Apocalypse Suckers

The September issue of Scientific American has a bunch of interesting articles, including this introductory essay on why humans always seem to be fearing one doomsday or another. Here’s the irony:

You might think that the enterprise of science, with its method and its facts, would inoculate us against the most extravagant doomsday obsessions. But it doesn’t. If anything, it just gives us more to worry about.

And who are the biggest worry warts? You guessed it:

Some of the most fervent and convincing doomsayers, after all, are scientists. Bill Joy, co-founder and former chief scientist of Sun Microsystems, has warned that of out-of-control nanobots could consume everything on earth. Astronomer Royal Martin Rees has publicly offered a bet that a biological catastrophe””accidental or intentional””will kill at least one million people by 2020 (so far, no takers). Numerous climatologists sound the alarm about the possibility of runaway global warming. They all stand on the shoulders of giants: British economist Thomas Malthus predicted in the 19th century that the rise in population would lead to widespread famine and catastrophe. It never happened, but that didn’t stop Stanford biologist Paul R. Ehrlich from renewing the warning in his 1968 book The Population Bomb when he predicted that global famine was less than two decades away. Catastrophe didn’t arrive then, either, but does that mean it never will? Not necessarily. Still, people often worry disproportionately about disasters that are unlikely to occur.

Now we come to the objective of the article:

Science may be a culprit, but it also offers some explanation for why we can be so fearful. Some researchers think that apocalyptic dread feeds off our collective anxiety about events that lie outside our individual control.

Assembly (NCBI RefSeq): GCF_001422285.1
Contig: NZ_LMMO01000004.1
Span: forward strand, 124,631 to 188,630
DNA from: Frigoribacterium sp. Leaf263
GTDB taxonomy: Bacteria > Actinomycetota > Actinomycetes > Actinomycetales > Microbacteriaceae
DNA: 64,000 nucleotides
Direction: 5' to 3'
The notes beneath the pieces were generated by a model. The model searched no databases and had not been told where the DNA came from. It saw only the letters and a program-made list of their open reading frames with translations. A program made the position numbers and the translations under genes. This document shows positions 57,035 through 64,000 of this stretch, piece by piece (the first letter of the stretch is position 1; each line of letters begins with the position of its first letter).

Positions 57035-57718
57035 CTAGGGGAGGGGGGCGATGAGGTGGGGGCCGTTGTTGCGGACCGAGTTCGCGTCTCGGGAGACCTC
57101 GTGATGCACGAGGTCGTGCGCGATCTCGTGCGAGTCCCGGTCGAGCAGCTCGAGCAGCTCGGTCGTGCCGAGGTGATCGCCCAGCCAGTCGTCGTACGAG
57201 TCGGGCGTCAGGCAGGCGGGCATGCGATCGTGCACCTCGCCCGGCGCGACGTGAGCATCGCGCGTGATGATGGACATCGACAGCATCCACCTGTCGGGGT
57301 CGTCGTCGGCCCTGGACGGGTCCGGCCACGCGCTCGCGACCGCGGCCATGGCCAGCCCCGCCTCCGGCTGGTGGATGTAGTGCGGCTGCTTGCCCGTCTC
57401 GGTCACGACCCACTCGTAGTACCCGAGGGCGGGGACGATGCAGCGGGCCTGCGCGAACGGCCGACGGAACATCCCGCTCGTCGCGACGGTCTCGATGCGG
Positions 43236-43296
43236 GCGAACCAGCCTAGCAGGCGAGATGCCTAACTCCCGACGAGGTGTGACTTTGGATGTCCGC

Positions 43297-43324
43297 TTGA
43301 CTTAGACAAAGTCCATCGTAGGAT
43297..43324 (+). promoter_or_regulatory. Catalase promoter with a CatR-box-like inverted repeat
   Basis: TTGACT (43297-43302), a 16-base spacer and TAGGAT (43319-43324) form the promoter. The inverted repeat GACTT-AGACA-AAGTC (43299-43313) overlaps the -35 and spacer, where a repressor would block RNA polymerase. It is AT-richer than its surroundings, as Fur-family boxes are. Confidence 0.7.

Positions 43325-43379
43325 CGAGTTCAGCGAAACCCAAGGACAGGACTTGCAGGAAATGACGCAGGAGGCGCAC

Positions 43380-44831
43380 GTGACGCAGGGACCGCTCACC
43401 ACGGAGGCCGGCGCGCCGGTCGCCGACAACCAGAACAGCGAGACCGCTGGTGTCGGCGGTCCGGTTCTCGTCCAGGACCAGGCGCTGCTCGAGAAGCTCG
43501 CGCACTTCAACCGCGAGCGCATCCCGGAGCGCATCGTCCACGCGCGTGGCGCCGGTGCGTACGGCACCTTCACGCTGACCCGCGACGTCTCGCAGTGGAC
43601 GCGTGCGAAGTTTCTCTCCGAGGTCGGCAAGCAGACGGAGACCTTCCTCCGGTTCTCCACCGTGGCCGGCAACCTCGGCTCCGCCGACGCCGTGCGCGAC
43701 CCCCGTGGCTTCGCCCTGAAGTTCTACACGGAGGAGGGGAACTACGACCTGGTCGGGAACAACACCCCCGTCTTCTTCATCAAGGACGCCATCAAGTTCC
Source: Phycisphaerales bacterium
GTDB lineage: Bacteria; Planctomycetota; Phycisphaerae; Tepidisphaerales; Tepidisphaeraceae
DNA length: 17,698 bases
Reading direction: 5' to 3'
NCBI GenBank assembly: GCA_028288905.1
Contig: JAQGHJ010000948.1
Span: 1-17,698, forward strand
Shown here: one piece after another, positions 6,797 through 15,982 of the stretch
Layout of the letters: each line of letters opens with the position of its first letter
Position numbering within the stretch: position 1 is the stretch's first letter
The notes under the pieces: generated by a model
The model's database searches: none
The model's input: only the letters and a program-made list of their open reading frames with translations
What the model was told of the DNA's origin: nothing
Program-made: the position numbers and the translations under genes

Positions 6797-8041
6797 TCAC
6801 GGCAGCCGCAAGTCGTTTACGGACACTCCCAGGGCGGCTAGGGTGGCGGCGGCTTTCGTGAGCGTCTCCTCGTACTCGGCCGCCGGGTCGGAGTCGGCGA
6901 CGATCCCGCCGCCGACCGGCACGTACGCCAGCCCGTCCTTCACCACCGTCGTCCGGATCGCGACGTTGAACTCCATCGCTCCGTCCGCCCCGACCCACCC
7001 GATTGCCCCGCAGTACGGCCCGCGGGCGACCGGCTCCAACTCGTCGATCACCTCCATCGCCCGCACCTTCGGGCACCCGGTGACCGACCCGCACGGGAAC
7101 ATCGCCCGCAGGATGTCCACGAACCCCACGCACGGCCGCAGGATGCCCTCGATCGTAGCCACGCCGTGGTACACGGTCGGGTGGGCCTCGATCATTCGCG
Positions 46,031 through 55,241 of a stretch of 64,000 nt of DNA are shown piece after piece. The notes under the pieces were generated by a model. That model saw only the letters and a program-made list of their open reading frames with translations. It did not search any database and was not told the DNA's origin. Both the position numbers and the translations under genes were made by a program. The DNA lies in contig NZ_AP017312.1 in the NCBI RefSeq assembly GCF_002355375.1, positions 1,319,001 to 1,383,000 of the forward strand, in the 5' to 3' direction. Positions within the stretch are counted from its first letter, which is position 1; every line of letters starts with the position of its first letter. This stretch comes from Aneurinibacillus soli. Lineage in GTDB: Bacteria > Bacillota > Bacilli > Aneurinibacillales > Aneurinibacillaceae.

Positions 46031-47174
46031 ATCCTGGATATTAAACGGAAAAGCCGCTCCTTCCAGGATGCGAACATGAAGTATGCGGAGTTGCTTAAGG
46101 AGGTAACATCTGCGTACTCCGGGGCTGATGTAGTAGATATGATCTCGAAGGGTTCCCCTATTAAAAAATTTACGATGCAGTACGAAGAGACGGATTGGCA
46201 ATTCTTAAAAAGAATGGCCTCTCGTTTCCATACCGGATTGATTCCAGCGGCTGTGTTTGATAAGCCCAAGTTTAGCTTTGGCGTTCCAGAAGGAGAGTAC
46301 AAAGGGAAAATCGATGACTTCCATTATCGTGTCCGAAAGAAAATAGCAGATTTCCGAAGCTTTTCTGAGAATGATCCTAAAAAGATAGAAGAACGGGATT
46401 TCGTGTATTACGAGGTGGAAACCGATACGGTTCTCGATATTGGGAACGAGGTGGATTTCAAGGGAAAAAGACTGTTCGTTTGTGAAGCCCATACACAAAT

There’s more to tease you, but it’s just a web preview. To read the whole thing (as well as other articles with titles such as, “The Brief, Eventful Afterlife of a Human Corpse“), I suggest buying a print copy. Seems like perfect beach reading as we wind down summer.

11 Responses to “Apocalypse Suckers”

  1. harrywr2 says:

    You left out the most important reason, the need for purpose in life.
    I.E. Religion traditionally tells us our purpose is to serve the the omnipotent being.
    Once religion is removed then what is our purpose? Wine,woman and song sounds fun but a bit empty. Maybe we need to save someone from something, that sounds better. Humanity has managed to save itself from virtually everything except humanity itself. Saving humanity from humanity sounds like an important purpose to life. Lot’s of trouble with that…I’m not very polite to people that show up at my front door offering to ‘save me’. How about saving nature from humanity, that’s the trick. Now I have a purpose.
     

  2. Pascvaks says:

    Inquiring minds make good scientists, but alas, science does not satisfy all who search for life’s answers. They frequently find it too binding and restrictive to their needs. Isaac Azimov a fair case in point. The more imaginative among us are frequently the most dissatisfied. Many reside at the far sides of the Bell Curve, everything in the middle is, to them, passe and boring. Joe Romm is one who appears very dissatisfied with everything, and everyone, not sure if he fits the ‘good scientist’ category –he seems quite dissatisfied with the pace science moves in the realm of reality and has been assuming more and more “˜facts”˜ not in evidence.

  3. Pascvaks says:

    Have to add – If, as they say, “a little knowledge is a dangerous thing” might not  a little more knowledge be more dangerous?  Seem to be.

  4. Steve Koch says:

    Scientists have more detailed knowledge in their discipline and thus realize potential problems before anyone else.  It is not crazy that they would let everyone else hear about the potential danger, more like due diligence.  Science is necessarily obsessive, you focus all your energy on a quite narrow area.  That obsession tends to distort one’s perspective. That is why the scientific method is so important (to maintain perspective) and why post normal science is such a bad idea (because the step from activist to hacktivist is a short step).
     

  5. John Whitman says: